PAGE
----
“Hard work always pays off” Alberico Zitiello, Frontend Developer at Quick Algorithm and Talent Garden Innovation School Graduate.
Learning to code is not linear: you shouldn’t give too much space to immediate successes nor get intimidated by quick failures. In the long run, you will be better. Just keep practising and learning. Coding is a craft, and like every craft, this means you can learn it, and it is best to learn it through consistent practice. For me, my journey through life, in general, has supported me in becoming a developer.
After high school, I wasn’t sure what I wanted to do. I would ask myself “What’s next? Should I go to university, should I find a job or maybe travel?” I really didn’t have any clear ideas and that, in a way, was how my calmness and curiosity made me into a tester.
When you learn to code, it requires the willingness to experiment with concepts you don’t quite understand.
I started exploring different types of career opportunities, and I tried being a mechanic and a soldier.
In coding, nothing is wrong or a waste of time; because you always learn from your mistakes.
But during all these experiments, my hobby never changed: programming. So after two years, I decided to improve my skills and turn my passion into a job. But before making a decision, I wanted to be sure. I was trying to figure out how to invest in myself and understand the value of my current job market or what would happen if I took the opportunity to study.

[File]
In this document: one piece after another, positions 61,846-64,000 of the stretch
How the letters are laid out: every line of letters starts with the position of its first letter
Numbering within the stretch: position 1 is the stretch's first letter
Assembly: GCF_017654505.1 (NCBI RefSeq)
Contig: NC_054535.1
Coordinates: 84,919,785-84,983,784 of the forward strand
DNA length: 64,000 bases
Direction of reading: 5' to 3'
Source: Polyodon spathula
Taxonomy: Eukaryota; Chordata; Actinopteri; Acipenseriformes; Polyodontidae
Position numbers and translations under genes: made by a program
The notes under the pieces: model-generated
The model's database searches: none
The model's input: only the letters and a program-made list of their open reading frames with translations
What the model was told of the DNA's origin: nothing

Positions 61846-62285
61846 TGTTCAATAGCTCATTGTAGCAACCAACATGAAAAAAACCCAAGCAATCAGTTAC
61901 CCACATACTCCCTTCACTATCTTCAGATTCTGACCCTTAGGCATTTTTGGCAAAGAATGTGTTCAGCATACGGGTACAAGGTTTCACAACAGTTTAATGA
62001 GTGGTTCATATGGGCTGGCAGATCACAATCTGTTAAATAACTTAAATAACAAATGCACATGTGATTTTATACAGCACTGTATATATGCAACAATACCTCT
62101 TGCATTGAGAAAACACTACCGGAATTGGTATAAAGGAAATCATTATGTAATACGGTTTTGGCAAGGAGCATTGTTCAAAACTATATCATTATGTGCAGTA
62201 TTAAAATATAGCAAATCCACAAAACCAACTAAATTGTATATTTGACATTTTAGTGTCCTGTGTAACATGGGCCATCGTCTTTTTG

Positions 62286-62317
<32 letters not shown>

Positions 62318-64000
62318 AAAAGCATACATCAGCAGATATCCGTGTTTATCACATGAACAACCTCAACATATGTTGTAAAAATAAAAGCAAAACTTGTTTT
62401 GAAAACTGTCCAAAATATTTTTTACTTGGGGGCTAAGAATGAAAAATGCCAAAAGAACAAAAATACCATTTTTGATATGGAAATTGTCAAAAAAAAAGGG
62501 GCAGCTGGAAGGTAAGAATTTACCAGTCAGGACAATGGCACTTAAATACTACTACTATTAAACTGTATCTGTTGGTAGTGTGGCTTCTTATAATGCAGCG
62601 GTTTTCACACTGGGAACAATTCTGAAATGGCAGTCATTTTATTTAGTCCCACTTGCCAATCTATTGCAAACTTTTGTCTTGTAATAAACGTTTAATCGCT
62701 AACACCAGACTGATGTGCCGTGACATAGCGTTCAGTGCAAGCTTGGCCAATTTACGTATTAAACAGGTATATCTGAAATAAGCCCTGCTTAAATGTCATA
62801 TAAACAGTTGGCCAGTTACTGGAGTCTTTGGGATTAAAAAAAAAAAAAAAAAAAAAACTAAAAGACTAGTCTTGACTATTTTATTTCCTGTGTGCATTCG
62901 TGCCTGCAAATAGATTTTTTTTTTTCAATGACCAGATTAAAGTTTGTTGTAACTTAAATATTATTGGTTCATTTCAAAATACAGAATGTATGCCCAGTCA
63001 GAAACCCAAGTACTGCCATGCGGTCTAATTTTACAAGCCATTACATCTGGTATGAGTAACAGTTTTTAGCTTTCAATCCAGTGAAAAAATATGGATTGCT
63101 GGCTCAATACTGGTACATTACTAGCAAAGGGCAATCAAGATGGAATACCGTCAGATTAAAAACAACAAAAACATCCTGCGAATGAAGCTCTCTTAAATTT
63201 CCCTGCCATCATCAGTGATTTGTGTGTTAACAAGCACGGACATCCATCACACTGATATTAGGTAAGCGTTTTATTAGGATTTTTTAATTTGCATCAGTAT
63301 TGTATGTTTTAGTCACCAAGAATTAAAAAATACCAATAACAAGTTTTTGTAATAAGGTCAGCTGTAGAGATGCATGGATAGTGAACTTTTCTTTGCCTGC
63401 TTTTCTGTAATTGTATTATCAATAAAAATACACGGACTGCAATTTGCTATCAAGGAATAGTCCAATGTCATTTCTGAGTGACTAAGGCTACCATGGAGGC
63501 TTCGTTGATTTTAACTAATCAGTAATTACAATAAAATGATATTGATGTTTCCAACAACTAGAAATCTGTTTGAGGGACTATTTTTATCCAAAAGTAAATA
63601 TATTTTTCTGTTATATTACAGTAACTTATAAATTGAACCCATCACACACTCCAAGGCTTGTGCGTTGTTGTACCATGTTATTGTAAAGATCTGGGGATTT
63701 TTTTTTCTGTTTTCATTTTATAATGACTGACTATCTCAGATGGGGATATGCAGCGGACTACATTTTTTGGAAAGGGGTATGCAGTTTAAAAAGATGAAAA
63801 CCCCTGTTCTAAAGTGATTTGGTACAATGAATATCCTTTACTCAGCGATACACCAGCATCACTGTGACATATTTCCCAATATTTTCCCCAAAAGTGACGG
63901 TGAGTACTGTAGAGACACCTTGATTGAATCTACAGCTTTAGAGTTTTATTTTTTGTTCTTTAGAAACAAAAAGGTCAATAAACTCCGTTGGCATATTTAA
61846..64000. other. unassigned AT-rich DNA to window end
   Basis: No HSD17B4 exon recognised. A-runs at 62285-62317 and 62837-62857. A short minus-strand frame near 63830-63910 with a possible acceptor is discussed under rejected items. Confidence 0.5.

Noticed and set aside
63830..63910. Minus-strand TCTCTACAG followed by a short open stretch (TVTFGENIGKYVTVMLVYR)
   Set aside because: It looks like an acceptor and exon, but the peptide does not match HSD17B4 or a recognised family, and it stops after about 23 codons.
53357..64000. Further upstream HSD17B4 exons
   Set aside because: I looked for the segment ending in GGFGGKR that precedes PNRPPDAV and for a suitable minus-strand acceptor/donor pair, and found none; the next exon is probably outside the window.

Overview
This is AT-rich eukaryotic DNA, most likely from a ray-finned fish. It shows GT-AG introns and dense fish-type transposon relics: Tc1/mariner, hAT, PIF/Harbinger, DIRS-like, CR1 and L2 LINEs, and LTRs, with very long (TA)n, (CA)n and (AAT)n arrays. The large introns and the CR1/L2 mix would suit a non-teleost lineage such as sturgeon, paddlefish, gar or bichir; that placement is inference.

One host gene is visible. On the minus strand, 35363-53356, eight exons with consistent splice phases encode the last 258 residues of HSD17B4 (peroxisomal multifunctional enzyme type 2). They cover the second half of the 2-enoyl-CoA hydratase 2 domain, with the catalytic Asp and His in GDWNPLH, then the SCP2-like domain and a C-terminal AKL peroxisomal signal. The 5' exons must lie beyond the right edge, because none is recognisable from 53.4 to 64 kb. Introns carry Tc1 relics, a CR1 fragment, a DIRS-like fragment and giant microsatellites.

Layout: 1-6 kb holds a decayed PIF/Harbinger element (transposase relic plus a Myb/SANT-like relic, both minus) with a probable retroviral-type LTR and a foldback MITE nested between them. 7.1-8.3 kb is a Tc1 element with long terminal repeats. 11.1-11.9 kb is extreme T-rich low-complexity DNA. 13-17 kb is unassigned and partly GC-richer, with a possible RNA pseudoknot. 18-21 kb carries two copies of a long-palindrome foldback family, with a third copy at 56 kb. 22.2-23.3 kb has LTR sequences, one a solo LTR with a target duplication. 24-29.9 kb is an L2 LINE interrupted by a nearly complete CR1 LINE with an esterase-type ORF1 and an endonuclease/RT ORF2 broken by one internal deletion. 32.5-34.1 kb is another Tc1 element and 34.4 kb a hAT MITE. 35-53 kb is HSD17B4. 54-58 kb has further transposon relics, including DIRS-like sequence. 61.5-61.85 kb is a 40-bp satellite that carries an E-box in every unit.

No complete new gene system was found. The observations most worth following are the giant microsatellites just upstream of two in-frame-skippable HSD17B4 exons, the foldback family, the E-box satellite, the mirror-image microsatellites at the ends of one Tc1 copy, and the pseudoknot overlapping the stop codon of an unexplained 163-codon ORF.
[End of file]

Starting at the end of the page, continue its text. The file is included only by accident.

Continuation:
But in the end, I felt that I was not ready for the real world of programming because I was only self-taught. But at the same time, I was conscious that all my experiences had taught me so much more than that of simple scholastic education. That’s why I chose a different school. I chose Talent Garden Innovation School.
Doing the CodeMaster, confirmed that I loved coding and that I wanted to work as a developer. During those twelve weeks, I improved my learner’s mindset: I understood that improvement will not be linear, that mistakes are possible, that perseverance pays off. But most of all, I discovered a community that speaks my language, always ready to talk about how to solve problems. A community that today is part of my daily routine.
I’m now a Frontend Developer and I work in the startup Quick Algorithm that selected me thanks to the assessment I did with Talent Garden. Now I write code that contributes to producing something people can use, something tangible. And the thing I like more than anything else is that it’s about experimenting every day.